Examination of Witnesses (Questions 46-59)|
TUESDAY 26 FEBRUARY 2002
46. Can I welcome you to the second session
this morning and can I ask you to identify yourselves for the
(Ms Havers) Imelda Havers, St John's Urban Village.
(Mr Chetwyn) Dave Chetwyn, Senior Planning Officer,
Stoke City Council.
47. Do either of you want to say anything by
way of introduction or are you happy for us to go straight to
(Ms Havers) Very briefly if I may I would like to
point out, because it did not come out in my submission very clearly,
that I am an employee of Wolverhampton City Council, so any answers
I give have to bear that in mind, but I will be as honest as possible
within those parameters.
48. Could you give us a bit of background on
St John's Village and why some form of gap funding is required?
(Ms Havers) Yes. The Urban Village is a major regeneration
project for Wolverhampton. It covers nearly half the city centre
so it is slap in the middle of Wolverhampton. It covers quite
a lot of historic buildings and quite a complex area. An urban
village, as you probably understand, is a fairly complex project.
It is not something where you can just knock everything down and
have a huge great monolith that pays for itself. There are a lot
of very complex aspects to it such as quality, community involvement,
human scale and, very importantly, a mix of tenures and uses.
Once you get that complexity the market, certainly in areas of
relatively low land values like Wolverhampton, will not necessarily
support it, so it is anticipated that, certainly in the early
days, funding from the public sector will be necessary to get
it off the ground.
49. How does it fit in with the strategies that
are already in place from RDAs, from other regeneration initiatives
in Wolverhampton and from the local planning authority?
(Ms Havers) It fits in with all of them really. It
appears as a priority in the Regeneration Zone which Wolverhampton
falls into, which is the single pot, as you probably know, and
it also fits into the local plan with Wolverhampton City Council
and it is in its own right seen to be a priority regeneration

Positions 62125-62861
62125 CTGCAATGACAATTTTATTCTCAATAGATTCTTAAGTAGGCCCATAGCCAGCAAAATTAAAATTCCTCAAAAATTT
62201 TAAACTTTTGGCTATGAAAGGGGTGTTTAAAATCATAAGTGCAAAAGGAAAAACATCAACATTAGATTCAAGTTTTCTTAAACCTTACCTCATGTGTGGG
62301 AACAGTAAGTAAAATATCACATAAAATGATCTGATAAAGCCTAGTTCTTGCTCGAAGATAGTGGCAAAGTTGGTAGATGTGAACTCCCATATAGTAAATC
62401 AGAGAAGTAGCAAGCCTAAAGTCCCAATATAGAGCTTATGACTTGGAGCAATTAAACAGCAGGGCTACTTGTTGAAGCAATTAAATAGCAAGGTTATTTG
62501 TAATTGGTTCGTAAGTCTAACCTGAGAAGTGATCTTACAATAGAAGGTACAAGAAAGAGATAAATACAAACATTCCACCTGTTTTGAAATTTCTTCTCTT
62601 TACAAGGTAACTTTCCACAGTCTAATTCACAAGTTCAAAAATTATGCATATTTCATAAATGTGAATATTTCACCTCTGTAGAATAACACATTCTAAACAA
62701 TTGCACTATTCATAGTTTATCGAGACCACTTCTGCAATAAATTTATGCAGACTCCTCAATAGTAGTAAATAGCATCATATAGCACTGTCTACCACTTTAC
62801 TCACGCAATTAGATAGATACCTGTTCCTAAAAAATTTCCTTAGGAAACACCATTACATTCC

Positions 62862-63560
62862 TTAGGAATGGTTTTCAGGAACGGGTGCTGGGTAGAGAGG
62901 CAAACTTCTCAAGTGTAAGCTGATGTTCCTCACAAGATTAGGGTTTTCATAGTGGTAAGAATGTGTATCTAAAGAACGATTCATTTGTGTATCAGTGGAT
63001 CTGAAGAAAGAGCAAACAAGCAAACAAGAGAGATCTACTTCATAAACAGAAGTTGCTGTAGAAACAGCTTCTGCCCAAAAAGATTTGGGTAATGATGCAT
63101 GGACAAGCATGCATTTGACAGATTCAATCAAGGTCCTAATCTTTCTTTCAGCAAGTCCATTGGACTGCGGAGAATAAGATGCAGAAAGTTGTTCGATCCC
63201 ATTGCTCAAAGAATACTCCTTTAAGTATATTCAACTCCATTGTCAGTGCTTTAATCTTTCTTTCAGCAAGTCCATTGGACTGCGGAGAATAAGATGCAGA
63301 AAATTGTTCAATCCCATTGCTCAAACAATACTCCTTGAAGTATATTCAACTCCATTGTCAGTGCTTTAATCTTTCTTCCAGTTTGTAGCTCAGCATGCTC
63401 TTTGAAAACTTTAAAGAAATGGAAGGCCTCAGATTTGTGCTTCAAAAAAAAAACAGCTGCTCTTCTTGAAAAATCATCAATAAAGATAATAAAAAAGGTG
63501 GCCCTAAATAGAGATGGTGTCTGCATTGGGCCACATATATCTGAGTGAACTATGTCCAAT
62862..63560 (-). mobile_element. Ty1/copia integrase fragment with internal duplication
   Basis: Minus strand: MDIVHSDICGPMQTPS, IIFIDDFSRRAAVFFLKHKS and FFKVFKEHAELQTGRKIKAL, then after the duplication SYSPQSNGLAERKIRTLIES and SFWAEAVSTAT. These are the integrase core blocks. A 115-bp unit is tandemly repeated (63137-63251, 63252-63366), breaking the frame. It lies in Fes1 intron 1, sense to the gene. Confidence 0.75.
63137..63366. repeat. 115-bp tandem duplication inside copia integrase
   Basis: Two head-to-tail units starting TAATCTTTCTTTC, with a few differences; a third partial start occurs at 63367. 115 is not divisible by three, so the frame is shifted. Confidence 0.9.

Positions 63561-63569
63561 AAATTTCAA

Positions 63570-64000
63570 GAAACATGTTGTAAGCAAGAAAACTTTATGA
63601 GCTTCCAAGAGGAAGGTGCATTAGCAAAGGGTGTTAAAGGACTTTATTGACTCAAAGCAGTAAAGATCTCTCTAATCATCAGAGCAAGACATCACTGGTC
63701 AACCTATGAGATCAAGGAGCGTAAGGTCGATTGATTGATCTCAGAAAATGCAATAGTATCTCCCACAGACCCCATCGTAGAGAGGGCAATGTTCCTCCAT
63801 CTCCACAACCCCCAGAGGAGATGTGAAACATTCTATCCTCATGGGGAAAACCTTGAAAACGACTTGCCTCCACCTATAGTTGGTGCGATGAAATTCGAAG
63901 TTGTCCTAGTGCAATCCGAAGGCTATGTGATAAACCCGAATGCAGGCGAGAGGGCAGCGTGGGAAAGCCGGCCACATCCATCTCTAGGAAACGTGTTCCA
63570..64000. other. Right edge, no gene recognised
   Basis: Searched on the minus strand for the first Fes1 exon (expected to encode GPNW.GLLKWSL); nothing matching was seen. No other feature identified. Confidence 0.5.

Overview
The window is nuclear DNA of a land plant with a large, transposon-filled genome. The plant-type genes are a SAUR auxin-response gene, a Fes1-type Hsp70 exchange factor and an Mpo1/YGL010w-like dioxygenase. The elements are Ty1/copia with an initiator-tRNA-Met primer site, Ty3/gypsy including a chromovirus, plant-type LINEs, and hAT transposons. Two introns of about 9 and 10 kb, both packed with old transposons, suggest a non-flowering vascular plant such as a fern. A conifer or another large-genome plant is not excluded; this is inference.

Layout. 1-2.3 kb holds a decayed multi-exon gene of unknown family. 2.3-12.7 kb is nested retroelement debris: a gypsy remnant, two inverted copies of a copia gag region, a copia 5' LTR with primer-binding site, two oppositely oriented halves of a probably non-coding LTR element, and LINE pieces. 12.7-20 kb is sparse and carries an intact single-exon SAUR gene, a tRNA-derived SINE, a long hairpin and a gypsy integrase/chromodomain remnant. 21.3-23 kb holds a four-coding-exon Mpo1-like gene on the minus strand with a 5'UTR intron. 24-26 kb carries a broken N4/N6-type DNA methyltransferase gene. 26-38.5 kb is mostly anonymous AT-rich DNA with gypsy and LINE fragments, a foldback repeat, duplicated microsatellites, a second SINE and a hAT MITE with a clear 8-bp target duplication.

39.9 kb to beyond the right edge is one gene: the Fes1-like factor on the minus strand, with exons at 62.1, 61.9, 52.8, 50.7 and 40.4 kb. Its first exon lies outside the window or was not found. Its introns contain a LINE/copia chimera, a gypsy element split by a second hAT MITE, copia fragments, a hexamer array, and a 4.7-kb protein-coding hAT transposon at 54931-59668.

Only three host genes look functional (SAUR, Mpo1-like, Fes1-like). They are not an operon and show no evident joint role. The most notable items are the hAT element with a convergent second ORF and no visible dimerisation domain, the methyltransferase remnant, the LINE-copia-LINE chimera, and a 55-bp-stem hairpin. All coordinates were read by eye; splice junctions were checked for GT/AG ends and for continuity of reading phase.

project for Wolverhampton, so it is not just in rather drily written
strategies. It is something that anyone who is involved in the
regeneration of Wolverhampton will very quickly identify as a
high profile project.
50. Can I ask you about the Little Brickkiln
site? In your scheme you have identified that as a mixed use site.
(Ms Havers) Yes.
51. The reason why it has not proceeded is partly
because of the high residential component, is that right, in the
(Ms Havers) That is correct.
52. Could you explain to us why you feel in
Wolverhampton it is essential that you do retain that residential
component in the scheme?
(Ms Havers) The main reason is that Wolverhampton
has very few residents in the middle. If you are going to regenerate
Wolverhampton you have to have people living there. Just having
shops and offices is not going to be good enough, so simply from
a usage point of view it is desirable to get the mix. The other
reason is that the land values in Wolverhampton will more readily
support residential than they will commercial. Retail and office
values are relatively low in Wolverhampton. The housing market
is untried and untested but there are plenty of developers who
are very interested in giving it a go, but they do need encouragement.
There is a lot more promise attached at this stage, if we take
this snapshot in time, to residential than to commercial.
53. Will it be new build residential?
(Ms Havers) Not necessarily.
54. Or conversion?
(Ms Havers) Urban Villages are a mix of new build
55. What is the view of the developer you are
working with towards the residential component?
(Ms Havers) They are primarily a residential developer,
so clearly they have that bias. That is very correct as far as
the Urban Village is concerned and local strategy is concerned.
He very much wants to get involved and can see the potential in
Wolverhampton, so he is very keen on the residential element.
56. Can I ask you to bear in mind what you said
earlier, the caveat about working for Wolverhampton Council, and
put your head above the parapet and comment on your local RDA
as to how supportive they have been? Could they have done more
to help and in what way could they have done more to help?
(Ms Havers) Yes, they could have done more to help.
I find that they have been, for various reasons which I can go
into if you wish, unpro-active.
57. We might quite like to know the reasons.
(Ms Havers) Oh, all right then. I think the reason
is that the RDAs generally have a very broad remit. It is very
easy, I would assume, if I were in their position, to take what
was closer to the brief, ie, economic development, job creation
and that type of thing, on easier sites such as science parks,
business parks and those sorts of sites, than to get involved
in these rather unglamorous projects (in terms of outputs) that
are very complex, that are really very much an integral part of
inner city urban regeneration.
58. So you think it is a fundamental difficulty
with your RDA in particular, and maybe other RDAs too, that they
see their prime purpose as economic development and they do not
see it as regeneration?
(Ms Havers) Definitely, yes.
59. Who is putting the money up? The developer
is putting the money up and there is a gap. Is any other money
coming in from any other source at all?
(Ms Havers) I think there could be money for the commercial
aspects from SRB3, which covers the Wolverhampton area, or part
of it. There could also be some European Regional Development
Fund Objective 2 money potentially, but in the main it is the
gap funding, the Partnership Investment Programme, that we have
been looking at to fill that gap.